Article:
Beer Review: GOOSE ISLAND BOURBON COUNTY STOUT BACKYARD RYE

Beer Review: GOOSE ISLAND BOURBON COUNTY STOUT BACKYARD RYE
PublisherGenrePrint LengthISBN
DanBarrel Aged Beer, Beer Reviews0

Introduction

Goose Island’s Bourbon County Stout Backyard Rye takes a local twist, drawing inspiration from the brewers’ own backyard for its unique flavor profile. This iteration of the renowned Bourbon County series incorporates mulberries, marionberries, and boysenberries, infusing the brew with a blend of dark, spicy, and sweet notes. Aged in rye whiskey barrels, this stout promises a complex drinking experience, ideal for leisurely sipping.

Appearance: The stout pours a deep, dark brown hue with minimal head formation.

Aroma: Raspberry jam dominates the aroma, complemented by hints of chocolate-covered raspberry candies. Notes of bourbon add depth to the olfactory experience.

Taste: The flavor profile offers a rich amalgamation of chocolate, bourbon, and tangy berry notes. Oak and dark red wine undertones further enhance the complexity.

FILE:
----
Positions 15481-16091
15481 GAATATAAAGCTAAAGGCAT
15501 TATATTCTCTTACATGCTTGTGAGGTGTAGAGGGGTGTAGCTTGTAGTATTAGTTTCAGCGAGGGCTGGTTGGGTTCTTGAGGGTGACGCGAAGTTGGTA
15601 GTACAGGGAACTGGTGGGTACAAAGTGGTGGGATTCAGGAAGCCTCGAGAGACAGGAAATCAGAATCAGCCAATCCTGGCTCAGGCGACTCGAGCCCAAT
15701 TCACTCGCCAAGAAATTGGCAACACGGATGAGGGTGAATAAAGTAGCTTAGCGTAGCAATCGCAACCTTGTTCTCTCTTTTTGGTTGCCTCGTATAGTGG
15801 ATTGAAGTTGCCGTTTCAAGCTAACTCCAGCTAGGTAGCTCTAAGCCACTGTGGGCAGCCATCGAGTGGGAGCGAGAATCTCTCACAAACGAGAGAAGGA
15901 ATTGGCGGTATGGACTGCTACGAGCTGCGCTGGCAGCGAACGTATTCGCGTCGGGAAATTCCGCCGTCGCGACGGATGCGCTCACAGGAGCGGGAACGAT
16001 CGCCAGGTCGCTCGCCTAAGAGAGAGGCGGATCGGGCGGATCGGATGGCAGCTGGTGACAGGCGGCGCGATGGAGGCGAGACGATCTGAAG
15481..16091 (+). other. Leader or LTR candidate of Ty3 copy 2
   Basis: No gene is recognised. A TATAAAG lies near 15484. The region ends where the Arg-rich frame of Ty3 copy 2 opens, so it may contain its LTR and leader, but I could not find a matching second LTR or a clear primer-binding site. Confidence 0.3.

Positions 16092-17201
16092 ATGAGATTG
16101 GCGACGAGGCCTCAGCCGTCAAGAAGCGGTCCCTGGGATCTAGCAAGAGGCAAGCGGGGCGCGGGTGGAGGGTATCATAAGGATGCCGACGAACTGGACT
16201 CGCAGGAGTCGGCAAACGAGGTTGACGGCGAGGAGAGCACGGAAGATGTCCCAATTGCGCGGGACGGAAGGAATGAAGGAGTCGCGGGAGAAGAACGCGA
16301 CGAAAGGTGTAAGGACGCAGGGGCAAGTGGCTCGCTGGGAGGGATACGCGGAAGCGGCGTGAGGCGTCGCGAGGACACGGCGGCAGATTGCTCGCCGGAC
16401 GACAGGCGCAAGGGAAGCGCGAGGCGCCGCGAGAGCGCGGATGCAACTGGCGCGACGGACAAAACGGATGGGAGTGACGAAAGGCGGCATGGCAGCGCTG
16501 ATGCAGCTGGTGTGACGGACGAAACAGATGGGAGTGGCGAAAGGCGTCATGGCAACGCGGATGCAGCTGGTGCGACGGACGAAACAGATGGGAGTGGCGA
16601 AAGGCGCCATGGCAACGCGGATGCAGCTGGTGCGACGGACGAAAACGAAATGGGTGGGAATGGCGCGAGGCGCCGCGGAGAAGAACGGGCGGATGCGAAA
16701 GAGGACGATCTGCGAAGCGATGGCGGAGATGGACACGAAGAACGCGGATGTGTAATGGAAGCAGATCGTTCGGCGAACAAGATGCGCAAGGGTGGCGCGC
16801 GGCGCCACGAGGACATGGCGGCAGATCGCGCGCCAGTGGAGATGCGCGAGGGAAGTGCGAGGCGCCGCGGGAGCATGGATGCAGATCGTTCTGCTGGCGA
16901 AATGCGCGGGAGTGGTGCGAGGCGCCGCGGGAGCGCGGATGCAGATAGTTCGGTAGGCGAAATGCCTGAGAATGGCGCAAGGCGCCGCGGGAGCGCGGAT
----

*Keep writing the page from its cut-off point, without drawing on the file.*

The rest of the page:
Mouthfeel: With a full-bodied texture and low carbonation, the beer delivers a smooth drinking experience.

Critical Analysis

While Goose Island’s Bourbon County Stout Backyard Rye presents an intriguing concept with its incorporation of backyard-grown berries and aging in rye whiskey barrels, the execution falls short for some discerning palates. Critics note that the additional sweetness brought by the berries may overshadow the traditional appeal of the Bourbon County Stout, veering it towards a cloying flavor profile. Despite its novelty, the Backyard Rye variant may not appeal to those seeking a more balanced or classic stout experience.

Conclusion

In conclusion, while Goose Island’s Bourbon County Stout Backyard Rye offers a unique twist on the classic Bourbon County series, its overly sweet profile may limit its appeal to certain audiences. While enjoyable in small quantities, its intensified sweetness may deter frequent consumption. Fans of experimental brews may find merit in exploring this variant, but those seeking a more traditional stout experience may prefer sticking to the original Bourbon County Stout.